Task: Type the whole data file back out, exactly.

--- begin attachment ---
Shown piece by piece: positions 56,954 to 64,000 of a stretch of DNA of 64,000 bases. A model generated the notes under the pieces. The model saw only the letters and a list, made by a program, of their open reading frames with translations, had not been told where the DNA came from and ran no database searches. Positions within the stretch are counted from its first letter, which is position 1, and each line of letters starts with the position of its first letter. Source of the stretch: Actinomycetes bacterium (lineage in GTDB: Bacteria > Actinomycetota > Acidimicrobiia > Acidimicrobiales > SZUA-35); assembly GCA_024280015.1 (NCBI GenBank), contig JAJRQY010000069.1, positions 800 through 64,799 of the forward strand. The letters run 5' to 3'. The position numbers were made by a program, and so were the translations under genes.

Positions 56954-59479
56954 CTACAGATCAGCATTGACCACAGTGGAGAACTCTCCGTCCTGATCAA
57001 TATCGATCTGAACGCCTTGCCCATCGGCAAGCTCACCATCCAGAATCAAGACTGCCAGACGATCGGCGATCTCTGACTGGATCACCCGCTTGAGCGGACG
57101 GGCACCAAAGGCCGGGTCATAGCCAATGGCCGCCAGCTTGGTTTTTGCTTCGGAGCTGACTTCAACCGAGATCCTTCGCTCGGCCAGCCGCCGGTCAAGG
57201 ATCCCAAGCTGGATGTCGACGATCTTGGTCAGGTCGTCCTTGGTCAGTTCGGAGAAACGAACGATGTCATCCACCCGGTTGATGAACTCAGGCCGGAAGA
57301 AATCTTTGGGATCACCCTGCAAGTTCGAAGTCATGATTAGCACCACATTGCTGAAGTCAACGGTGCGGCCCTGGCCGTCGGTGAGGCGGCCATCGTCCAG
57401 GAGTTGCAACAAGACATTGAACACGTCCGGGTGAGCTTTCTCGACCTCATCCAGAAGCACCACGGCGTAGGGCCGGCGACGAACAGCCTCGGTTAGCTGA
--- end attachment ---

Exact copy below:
Shown piece by piece: positions 56,954 to 64,000 of a stretch of DNA of 64,000 bases. A model generated the notes under the pieces. The model saw only the letters and a list, made by a program, of their open reading frames with translations, had not been told where the DNA came from and ran no database searches. Positions within the stretch are counted from its first letter, which is position 1, and each line of letters starts with the position of its first letter. Source of the stretch: Actinomycetes bacterium (lineage in GTDB: Bacteria > Actinomycetota > Acidimicrobiia > Acidimicrobiales > SZUA-35); assembly GCA_024280015.1 (NCBI GenBank), contig JAJRQY010000069.1, positions 800 through 64,799 of the forward strand. The letters run 5' to 3'. The position numbers were made by a program, and so were the translations under genes.

Positions 56954-59479
56954 CTACAGATCAGCATTGACCACAGTGGAGAACTCTCCGTCCTGATCAA
57001 TATCGATCTGAACGCCTTGCCCATCGGCAAGCTCACCATCCAGAATCAAGACTGCCAGACGATCGGCGATCTCTGACTGGATCACCCGCTTGAGCGGACG
57101 GGCACCAAAGGCCGGGTCATAGCCAATGGCCGCCAGCTTGGTTTTTGCTTCGGAGCTGACTTCAACCGAGATCCTTCGCTCGGCCAGCCGCCGGTCAAGG
57201 ATCCCAAGCTGGATGTCGACGATCTTGGTCAGGTCGTCCTTGGTCAGTTCGGAGAAACGAACGATGTCATCCACCCGGTTGATGAACTCAGGCCGGAAGA
57301 AATCTTTGGGATCACCCTGCAAGTTCGAAGTCATGATTAGCACCACATTGCTGAAGTCAACGGTGCGGCCCTGGCCGTCGGTGAGGCGGCCATCGTCCAG
57401 GAGTTGCAACAAGACATTGAACACGTCCGGGTGAGCTTTCTCGACCTCATCCAGAAGCACCACGGCGTAGGGCCGGCGACGAACAGCCTCGGTTAGCTGA